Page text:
By Leila Jarman
On April 7, 2017, my documentary feature film, Voice of the Valley, was screened before an audience of students in the School of World Studies at Virginia Commonwealth University.
Voice of the Valley tells the story of two Muslim women from very tribal and traditional backgrounds and with no formal journalistic training who produce and broadcast a groundbreaking socio-political radio program.Their radio program calls attention to the issues facing this neglected area such as the water shortage, poverty, corruption within the local government, and neglect—problems which have not yet been addressed by governmental officials in Amman. Despite societal and cultural pressure to succumb to traditional patriarchal customs, Asma and Munira continue to fight for the neglected people of the Jordan Valley.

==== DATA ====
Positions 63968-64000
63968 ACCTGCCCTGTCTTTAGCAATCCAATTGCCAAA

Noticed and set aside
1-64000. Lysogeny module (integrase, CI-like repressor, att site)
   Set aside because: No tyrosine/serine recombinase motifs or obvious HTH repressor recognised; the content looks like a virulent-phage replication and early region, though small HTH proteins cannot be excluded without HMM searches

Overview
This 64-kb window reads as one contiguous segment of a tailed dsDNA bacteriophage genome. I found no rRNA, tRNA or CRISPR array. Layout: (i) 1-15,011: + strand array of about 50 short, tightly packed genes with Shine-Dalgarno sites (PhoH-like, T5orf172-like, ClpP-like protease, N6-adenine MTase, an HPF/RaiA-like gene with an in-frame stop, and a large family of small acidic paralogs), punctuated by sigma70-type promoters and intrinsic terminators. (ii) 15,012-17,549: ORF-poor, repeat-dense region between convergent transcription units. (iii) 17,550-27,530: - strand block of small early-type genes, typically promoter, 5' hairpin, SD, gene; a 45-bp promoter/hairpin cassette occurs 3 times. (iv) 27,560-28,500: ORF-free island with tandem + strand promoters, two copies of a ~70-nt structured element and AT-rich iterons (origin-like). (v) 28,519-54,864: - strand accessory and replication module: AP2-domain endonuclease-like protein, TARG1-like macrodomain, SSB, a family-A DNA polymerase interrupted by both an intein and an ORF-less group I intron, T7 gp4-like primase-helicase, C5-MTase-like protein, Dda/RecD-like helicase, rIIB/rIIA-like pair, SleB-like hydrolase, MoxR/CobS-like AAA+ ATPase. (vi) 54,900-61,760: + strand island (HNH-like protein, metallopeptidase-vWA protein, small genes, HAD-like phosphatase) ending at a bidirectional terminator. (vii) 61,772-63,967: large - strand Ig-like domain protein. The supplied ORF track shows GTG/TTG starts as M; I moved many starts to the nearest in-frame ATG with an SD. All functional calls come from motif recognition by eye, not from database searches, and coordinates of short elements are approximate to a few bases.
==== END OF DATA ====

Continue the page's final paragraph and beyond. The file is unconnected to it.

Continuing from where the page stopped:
After the screening, I Skyped into the auditorium to do a Q&A with the students. The questions were insightful and inspiring and reminded me of the relevance and importance of showing films like this one for different communities and educational institutions.